I just had a series of great calls with analysts today, including the always erudite Denis Pombriant. And I also met with the founders of a cool new company called BeRelevant. Both these meetings got me thinking, as usual.

Denis and I had a great talk about getting back to the business value of CRM – getting away from all this talk about delivery models and focusing on the real reason why people should be deploying CRM.

But it was a tangential conversation that really got me thinking. Denis and I were talking about tools like Jive and Sugar feeds and Chatter, and what role they play today and in the future. Denis made a great point of noting that most of these tools will find usefulness beyond what they are being positioned as today.

And what is that position? It is essentially that of “A Twitter (or Facebook) for the Enterprise.” OK, I get it.

But where is the value today? Twitter is free and has mass adoption. Facebook is where the people you want to reach already are – why try to migrate a community or hijack existing conversations?

Well, if MySpace taught us anything, it is that consumers are fickle and Facebook can lose attention/audience/relevance as quickly as it stole members from MySpace. And Twitter has no revenue model. Its continuing outages and growing pains could be hints at larger issues.

So, what happens when the de facto social platforms of the day go away? How does a consumer base, a generation so used to being “out there” and sharing and engaging, communicate with your brand?


I think this is where companies like BeRelevant, CubeTree and Lithium can come in to play in a very meaningful manner. As purpose-driven social networks, the kinds of engagements through these channels may not be as prone to the ups and downs of broader social networks.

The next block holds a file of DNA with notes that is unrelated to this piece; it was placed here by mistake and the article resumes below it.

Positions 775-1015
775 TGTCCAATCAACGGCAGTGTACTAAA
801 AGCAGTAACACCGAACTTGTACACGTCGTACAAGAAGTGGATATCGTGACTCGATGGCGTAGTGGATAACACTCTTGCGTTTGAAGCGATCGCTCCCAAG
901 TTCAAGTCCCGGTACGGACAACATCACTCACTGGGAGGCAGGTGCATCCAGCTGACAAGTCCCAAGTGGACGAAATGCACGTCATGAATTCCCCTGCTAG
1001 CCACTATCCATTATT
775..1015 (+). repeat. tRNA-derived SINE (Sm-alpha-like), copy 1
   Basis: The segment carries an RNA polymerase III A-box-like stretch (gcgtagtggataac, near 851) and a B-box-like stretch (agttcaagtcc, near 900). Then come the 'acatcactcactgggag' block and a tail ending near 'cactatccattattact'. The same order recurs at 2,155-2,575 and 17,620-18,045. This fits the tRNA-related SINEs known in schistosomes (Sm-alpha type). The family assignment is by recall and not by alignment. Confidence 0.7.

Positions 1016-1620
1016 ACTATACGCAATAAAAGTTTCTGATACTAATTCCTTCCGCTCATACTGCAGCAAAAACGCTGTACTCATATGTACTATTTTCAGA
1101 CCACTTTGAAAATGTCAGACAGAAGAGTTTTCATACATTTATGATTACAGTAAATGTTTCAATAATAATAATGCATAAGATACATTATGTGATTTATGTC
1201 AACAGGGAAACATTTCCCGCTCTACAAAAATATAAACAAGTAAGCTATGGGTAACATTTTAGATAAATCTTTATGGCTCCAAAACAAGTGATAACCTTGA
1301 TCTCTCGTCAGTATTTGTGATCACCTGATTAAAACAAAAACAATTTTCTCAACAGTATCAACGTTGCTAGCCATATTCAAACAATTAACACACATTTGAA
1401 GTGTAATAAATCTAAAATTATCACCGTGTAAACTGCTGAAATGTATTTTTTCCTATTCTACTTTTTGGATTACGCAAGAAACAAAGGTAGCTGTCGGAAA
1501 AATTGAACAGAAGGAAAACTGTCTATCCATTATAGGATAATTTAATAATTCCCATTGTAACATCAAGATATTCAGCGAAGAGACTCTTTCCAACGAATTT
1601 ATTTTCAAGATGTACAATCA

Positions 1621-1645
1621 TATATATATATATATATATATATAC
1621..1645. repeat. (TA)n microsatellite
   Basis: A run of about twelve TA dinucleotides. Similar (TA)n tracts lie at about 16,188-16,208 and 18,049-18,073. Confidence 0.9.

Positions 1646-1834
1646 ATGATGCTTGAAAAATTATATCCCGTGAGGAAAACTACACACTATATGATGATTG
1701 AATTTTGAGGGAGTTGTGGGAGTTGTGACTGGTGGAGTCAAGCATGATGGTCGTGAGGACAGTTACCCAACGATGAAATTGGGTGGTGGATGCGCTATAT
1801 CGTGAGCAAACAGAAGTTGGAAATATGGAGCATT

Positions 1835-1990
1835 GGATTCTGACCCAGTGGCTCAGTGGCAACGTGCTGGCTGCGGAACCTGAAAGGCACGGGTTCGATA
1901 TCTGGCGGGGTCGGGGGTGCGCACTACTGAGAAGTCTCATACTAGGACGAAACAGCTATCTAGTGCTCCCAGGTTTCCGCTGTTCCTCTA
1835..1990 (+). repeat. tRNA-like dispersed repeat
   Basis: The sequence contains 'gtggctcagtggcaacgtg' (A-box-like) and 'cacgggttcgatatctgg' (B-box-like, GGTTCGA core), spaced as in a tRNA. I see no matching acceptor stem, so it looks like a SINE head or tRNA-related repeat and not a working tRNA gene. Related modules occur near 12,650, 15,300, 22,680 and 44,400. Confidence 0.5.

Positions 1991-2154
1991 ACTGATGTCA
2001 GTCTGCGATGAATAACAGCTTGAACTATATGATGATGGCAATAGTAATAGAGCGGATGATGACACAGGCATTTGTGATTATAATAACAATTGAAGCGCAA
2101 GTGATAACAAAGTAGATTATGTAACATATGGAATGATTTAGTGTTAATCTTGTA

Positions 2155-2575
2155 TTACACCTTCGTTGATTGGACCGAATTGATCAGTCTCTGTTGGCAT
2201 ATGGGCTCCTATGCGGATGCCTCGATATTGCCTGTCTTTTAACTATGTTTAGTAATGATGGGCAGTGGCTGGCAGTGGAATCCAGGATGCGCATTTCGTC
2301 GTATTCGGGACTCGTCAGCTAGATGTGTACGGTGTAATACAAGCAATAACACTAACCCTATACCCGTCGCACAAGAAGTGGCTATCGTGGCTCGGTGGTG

What I mean is that brands have a life of their own – which are very closely managed by marketers. Facebook and other non-affiliated (in the product marketing sense) social networks are just “gathering places” – one can easily become cooler than the next. But brand-owned communities are centered around something. Facebook just is, but brand-driven social networks have a purpose.

And – these networks can be intentionally short-lived: around a specific promotion or launch. And the marketers are free to dream up other purpose-driven networks later. That can be a lot of fun.

Plus, these brand-owned people aggregation sites could be some of the best ways for people to meet and engage with not just your brand, but with each other. If generic sites like Twitter and Facebook become passe’ (not saying they will) then the owners of purpose-built networks become the gate keepers to many forms of online engagement.

That is serious power.

Use it wisely.

Again, not saying twitter or Facebook will be obsolete as marketing and outreach platforms any time soon. But it may not be the worst thing to happen to social CRM and social engagement strategies in general.